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Testimonial

The Marketing Scales Handbook is indispensible in identifying how constructs have been measured and the support for a measure's validity and reliability. I have used it since the beginning as a resource in my doctoral seminar and as an aid to my own research. An electronic version will make it even more accessible to researchers in Marketing and affiliated fields.
Dr. Terry Childers
Iowa State University

budgeting

Six, seven-point Likert-type items measure how much a person believes he/she can stick to a budget, avoid spending when necessary, and accomplish financial goals.

A person’s likelihood of engaging in behaviors that could reduce his/her spending and save money is measured using eight, nine-point items.

Five, five-point items are used in this scale to measure how much a consumer considers trade-offs between his/her shopping goals given resource constraints and opportunity costs.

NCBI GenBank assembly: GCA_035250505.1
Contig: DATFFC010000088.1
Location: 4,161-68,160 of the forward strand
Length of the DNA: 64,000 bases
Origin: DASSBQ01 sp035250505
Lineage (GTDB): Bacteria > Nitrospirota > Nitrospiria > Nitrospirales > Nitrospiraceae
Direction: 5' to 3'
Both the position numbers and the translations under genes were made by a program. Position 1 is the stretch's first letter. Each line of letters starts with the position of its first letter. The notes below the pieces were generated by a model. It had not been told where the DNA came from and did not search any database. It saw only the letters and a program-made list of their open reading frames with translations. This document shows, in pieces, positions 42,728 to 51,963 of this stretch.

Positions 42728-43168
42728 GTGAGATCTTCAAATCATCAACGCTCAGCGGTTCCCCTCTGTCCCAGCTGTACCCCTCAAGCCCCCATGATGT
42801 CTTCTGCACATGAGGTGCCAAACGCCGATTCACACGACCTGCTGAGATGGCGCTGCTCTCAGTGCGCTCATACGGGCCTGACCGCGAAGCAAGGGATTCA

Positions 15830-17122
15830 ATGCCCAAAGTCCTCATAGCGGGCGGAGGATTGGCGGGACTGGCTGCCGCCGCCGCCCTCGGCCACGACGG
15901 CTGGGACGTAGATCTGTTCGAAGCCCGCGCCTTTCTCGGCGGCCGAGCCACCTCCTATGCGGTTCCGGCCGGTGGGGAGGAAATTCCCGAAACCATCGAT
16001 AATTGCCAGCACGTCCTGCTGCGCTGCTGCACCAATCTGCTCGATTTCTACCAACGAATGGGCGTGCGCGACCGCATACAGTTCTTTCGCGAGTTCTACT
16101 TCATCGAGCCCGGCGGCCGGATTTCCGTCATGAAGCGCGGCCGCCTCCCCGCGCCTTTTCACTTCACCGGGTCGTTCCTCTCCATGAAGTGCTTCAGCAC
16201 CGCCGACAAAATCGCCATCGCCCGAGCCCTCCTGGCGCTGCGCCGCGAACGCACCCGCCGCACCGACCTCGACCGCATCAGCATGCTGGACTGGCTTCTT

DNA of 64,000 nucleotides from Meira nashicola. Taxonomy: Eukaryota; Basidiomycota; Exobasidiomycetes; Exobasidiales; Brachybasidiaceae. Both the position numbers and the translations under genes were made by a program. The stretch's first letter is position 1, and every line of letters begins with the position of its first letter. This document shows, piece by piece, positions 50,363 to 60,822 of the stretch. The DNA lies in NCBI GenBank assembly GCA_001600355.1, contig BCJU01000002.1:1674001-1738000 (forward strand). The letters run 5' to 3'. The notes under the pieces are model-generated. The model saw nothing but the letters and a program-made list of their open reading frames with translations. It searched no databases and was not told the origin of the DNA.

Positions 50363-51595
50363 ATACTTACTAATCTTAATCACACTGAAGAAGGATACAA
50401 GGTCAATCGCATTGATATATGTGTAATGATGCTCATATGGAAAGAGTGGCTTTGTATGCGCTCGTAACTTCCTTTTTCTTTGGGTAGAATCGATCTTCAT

Seven, seven-point items are used to measure how much a consumer engaged in spending behaviors during a trip such as impulse buying and poor decision-making due to insufficient planning and not sticking to a budget.

The scale is composed of six, six-point Likert-type items that measure a person's preference for planning as well as the extent to which the individual develops goals and uses reminders of those goals.  As explained below, there are five versions of the scale, varying on what they focus.

The degree to which a consumer believes that it is typical for there to be insufficient funds to cover his or her needs is measured with three, five-point Likert-type statements.

The scale has three, seven-point Likert-type items that measure the degree to which a consumer views his/her income to be barely sufficient to cover expenses.

Three, seven-point Likert-type statements are used to measure the degree to which a shopper has sufficient money to cover what is intended to be purchased as well as a few unplanned items during a particular shopping episode. The scale was called money available by Beatty and Ferrell (1998).

Three, five-point Likert-type items are purported to capture a person's attitude toward his or her own financial well-being.